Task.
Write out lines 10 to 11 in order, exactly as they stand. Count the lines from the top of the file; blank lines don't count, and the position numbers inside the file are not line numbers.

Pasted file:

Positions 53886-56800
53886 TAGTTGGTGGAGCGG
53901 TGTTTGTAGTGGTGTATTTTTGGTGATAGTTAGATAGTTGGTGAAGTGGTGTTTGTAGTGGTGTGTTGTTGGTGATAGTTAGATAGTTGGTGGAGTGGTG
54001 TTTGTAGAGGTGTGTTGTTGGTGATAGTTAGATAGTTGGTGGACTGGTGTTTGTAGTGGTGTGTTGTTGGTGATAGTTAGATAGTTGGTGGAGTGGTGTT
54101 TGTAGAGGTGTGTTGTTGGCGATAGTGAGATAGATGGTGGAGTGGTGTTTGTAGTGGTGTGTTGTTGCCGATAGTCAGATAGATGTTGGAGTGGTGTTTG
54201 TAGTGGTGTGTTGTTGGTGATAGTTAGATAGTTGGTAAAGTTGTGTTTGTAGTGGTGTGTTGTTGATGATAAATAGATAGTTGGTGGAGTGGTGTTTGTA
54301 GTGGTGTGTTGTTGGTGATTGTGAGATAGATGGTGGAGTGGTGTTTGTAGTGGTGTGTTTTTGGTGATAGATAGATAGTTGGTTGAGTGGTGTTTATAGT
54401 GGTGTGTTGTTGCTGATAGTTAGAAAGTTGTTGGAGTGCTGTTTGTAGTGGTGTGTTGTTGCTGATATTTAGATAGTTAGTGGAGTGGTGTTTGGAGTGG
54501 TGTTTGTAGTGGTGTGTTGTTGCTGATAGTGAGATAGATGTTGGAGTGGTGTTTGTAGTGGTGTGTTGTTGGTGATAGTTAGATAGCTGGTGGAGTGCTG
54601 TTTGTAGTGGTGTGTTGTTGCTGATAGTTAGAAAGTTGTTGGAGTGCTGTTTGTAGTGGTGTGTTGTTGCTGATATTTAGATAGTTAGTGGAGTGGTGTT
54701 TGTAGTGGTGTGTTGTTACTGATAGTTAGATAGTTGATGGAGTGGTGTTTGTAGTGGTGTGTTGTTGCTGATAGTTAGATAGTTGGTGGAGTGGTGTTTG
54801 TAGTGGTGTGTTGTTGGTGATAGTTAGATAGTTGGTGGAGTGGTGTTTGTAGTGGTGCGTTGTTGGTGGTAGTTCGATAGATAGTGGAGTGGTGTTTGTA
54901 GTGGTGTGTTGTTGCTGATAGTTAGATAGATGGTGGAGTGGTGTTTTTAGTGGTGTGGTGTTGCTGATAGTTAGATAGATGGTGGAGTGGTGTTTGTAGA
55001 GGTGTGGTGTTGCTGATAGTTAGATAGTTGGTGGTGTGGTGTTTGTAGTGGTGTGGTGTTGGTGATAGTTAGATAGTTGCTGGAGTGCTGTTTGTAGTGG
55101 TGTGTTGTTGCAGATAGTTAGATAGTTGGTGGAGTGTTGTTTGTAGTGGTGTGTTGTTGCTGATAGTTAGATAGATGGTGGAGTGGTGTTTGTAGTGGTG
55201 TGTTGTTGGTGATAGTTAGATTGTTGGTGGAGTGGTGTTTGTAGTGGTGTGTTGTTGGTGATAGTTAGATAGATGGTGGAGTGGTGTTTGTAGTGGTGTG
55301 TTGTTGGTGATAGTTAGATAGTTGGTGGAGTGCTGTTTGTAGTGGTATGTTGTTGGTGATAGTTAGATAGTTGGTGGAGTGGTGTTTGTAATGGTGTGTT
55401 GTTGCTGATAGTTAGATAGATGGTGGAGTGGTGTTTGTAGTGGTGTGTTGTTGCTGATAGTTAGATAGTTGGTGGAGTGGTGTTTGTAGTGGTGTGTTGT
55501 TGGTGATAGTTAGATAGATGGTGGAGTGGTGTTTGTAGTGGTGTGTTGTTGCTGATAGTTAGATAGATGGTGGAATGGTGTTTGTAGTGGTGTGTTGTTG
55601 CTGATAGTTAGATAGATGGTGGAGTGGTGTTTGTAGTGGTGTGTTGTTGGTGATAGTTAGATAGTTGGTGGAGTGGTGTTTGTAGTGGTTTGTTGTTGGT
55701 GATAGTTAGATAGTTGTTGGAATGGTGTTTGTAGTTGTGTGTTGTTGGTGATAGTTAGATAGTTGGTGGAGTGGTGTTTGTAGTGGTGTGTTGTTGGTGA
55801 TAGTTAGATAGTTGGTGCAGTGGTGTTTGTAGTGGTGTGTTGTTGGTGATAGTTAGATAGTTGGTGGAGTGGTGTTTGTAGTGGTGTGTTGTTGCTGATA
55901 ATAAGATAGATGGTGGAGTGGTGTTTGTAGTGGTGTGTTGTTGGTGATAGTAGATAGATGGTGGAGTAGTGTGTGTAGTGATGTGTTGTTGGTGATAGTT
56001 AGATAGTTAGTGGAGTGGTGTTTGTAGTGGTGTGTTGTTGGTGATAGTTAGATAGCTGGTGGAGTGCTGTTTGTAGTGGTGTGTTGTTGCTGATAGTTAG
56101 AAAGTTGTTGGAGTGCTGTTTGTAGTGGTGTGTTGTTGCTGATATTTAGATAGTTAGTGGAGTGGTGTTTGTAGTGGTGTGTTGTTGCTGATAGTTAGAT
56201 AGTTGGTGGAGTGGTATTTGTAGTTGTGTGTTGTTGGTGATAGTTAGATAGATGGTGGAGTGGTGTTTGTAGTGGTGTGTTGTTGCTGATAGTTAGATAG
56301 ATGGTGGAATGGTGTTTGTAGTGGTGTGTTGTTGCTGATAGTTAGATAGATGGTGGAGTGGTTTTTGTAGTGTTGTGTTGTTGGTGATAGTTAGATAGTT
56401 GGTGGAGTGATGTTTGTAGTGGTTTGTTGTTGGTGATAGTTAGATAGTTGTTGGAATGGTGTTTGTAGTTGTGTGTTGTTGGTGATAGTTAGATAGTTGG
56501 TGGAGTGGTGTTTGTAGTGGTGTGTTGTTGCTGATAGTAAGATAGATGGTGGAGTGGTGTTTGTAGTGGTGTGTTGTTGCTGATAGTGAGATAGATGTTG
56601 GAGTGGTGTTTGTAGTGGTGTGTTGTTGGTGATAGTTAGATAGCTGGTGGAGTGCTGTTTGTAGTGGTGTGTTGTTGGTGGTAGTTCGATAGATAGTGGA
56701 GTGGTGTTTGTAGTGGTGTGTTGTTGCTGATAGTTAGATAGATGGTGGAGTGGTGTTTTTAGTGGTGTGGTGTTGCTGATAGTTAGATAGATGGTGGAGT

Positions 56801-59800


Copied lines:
54601 TTTGTAGTGGTGTGTTGTTGCTGATAGTTAGAAAGTTGTTGGAGTGCTGTTTGTAGTGGTGTGTTGTTGCTGATATTTAGATAGTTAGTGGAGTGGTGTT
54701 TGTAGTGGTGTGTTGTTACTGATAGTTAGATAGTTGATGGAGTGGTGTTTGTAGTGGTGTGTTGTTGCTGATAGTTAGATAGTTGGTGGAGTGGTGTTTG